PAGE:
So fully 73 percent of "lost" coverage would arise from individuals making a choice to exit the marketplace after the federal government ceased requiring every American to purchase insurance. CBO analysts apparently believe the mandate has mystical influence over consumers' decisions, unlike other incentives built into Republican bills -- such as a surcharge for non-continuous coverage, or a six-month waiting period to obtain plans for people with nonexistent or lapsed coverage. The folly of this approach is exposed by the second factor Roy mentions, which accounts for almost all of CBO's remaining coverage differential between Obamacare and various replacement plans: The "outdated baseline." What does that mean? Put simply, CBO has always vastly overestimated how many people would be compelled by the individual mandate tax to purchase plans. Even as their projections have been disproven by actual Obamacare sign-ups, CBO hasn't sufficiently updated their expectations to reflect, well, reality. They've instead rooted their latest analyses in 2016 projections that have already been debunked by real-life results, to the tune of millions of people. This is a critical point I made in my fact check piece on the dishonest, CBO-aided "22-23 million lose coverage" talking point. Remember this graph?
Those blue lines merely remind us of how strikingly inaccurate CBO's original expectations were. The red line is the "outdated baseline" that they are still using to score Republican legislation, despite the light green line, representing real-life sign-ups. Just consider the 2017 data points alone: Three years ago, CBO anticipated that Obamacare would enroll 24 million consumers on the exchanges this year. Last year, that estimate had fallen to 15 million. The real number? 10.3 million and falling, quite likely dipping to around nine million by the end of this year. That's a six million person misfire that's built into CBO's analysis of the GOP bills. That's indefensible. Here is Roy's conclusion in a companion piece at Forbes: "There’s a simple way for Republicans to highlight the CBO’s mandate mania: have CBO score one version of the bill with an individual mandate, and one version without. It’ll make as plain as day what those of us who follow this stuff see up close: that the mandate is the secret sauce driving the CBO’s faulty coverage predictions." In short, of the scary 22 million "lost coverage" number, almost all of it is attributable to people choosing not to buy something they weren't required to, coupled with that bogus, inflated analytical baseline. Some of it also relies on the flawed expectations that (a) millions of additional consumers will somehow be persuaded by the mandate in the coming years (why? how?), and (b) that hypothetical future Medicaid expansion in certain states will be canceled by 'repeal and replace.'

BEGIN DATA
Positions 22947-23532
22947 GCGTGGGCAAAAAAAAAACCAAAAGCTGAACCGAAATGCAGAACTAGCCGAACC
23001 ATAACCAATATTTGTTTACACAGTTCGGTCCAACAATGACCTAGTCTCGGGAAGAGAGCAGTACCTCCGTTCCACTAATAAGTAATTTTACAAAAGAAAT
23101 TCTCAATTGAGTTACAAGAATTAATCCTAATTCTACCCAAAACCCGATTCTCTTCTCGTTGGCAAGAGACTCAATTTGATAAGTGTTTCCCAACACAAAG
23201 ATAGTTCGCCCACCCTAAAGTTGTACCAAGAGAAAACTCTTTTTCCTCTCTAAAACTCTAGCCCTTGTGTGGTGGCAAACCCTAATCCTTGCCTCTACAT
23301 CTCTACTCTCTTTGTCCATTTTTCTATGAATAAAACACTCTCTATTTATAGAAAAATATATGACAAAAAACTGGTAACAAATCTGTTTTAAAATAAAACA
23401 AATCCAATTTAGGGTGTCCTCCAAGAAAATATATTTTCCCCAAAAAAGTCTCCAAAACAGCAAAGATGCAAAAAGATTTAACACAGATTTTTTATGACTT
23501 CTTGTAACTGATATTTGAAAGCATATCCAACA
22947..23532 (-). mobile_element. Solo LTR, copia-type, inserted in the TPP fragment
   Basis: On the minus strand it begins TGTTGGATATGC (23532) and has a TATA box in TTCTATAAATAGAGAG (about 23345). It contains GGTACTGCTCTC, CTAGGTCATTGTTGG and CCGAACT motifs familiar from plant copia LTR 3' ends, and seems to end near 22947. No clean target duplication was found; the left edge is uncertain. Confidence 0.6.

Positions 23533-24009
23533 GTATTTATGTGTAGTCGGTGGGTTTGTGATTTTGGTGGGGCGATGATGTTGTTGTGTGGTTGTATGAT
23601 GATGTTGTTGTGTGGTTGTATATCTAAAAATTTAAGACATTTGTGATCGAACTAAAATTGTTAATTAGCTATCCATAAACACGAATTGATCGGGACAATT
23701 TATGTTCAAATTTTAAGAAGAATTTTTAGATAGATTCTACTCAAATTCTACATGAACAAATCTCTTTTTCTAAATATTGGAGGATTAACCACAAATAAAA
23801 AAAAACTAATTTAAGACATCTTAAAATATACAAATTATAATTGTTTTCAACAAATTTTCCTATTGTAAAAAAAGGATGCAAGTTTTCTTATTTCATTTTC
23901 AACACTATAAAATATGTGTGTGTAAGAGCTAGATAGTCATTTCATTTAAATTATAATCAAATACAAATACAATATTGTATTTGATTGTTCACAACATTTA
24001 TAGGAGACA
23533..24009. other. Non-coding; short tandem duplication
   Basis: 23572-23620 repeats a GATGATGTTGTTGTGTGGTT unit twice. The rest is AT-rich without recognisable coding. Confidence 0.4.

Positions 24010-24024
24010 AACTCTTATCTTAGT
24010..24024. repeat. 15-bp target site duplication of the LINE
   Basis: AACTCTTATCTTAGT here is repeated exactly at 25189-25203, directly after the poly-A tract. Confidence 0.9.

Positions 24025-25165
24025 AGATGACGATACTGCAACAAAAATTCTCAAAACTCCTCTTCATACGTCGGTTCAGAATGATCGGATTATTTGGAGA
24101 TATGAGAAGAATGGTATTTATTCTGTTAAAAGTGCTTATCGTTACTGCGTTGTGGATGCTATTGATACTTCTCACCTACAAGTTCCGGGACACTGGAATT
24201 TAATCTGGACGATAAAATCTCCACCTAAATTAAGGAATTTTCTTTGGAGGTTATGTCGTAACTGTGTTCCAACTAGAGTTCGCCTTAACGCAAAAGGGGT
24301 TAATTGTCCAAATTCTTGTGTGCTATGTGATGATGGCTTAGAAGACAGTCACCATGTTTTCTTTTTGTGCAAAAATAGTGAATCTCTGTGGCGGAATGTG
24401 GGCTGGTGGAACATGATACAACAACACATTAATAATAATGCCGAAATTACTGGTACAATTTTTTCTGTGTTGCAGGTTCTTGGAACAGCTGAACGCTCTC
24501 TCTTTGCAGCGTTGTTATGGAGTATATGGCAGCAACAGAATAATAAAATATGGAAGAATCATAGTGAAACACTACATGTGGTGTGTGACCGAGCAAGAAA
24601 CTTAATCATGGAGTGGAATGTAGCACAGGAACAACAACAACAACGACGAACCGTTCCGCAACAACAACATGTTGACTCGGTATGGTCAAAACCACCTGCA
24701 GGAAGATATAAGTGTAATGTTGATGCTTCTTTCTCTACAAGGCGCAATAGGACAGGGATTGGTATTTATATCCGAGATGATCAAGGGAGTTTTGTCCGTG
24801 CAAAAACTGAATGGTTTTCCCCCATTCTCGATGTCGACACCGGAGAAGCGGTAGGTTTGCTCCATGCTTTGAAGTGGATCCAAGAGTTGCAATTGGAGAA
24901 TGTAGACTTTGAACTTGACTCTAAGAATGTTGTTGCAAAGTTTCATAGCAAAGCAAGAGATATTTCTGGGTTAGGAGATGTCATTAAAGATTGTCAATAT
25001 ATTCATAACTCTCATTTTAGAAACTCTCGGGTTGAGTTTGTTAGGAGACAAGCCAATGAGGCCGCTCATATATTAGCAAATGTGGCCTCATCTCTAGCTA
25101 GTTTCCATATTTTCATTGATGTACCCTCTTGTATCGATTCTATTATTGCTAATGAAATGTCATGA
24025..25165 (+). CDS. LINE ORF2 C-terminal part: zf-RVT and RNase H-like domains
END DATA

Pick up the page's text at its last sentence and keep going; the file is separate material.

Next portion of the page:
So virtually every person who would allegedly be "stripped" of coverage under the GOP plan would either be making a conscious choice of their own volition, or currently do not have coverage (but supposedly would in the future). You can argue that this is an undesirable outcome, but you can't responsibly call it lost coverage. It just isn't. I'll leave you with one more statistic. Yes, the GOP proposals on the table are polling terribly, largely because the center-left is uniformly and hysterically opposed to them -- while conservatives are divided and unsure about what is actually in the bills. Misinformation, including the "lost coverage" distortion explained in this post, is rampant. This has led some partisans to spin a tale that the failing Obamacare status quo is suddenly popular. A recent USA Today poll showed that only 11 percent of Americans favor keeping Democrats' law intact, as is. Here's another national survey conducted for CNN, published late last week:
A majority still supports repeal, albeit on varying timelines, whereas only 35 percent of voters want the GOP to walk away from the push they've been promising for seven years. That would not be the outcome of a poll about a thriving, successful, newly-beloved law that people want to keep.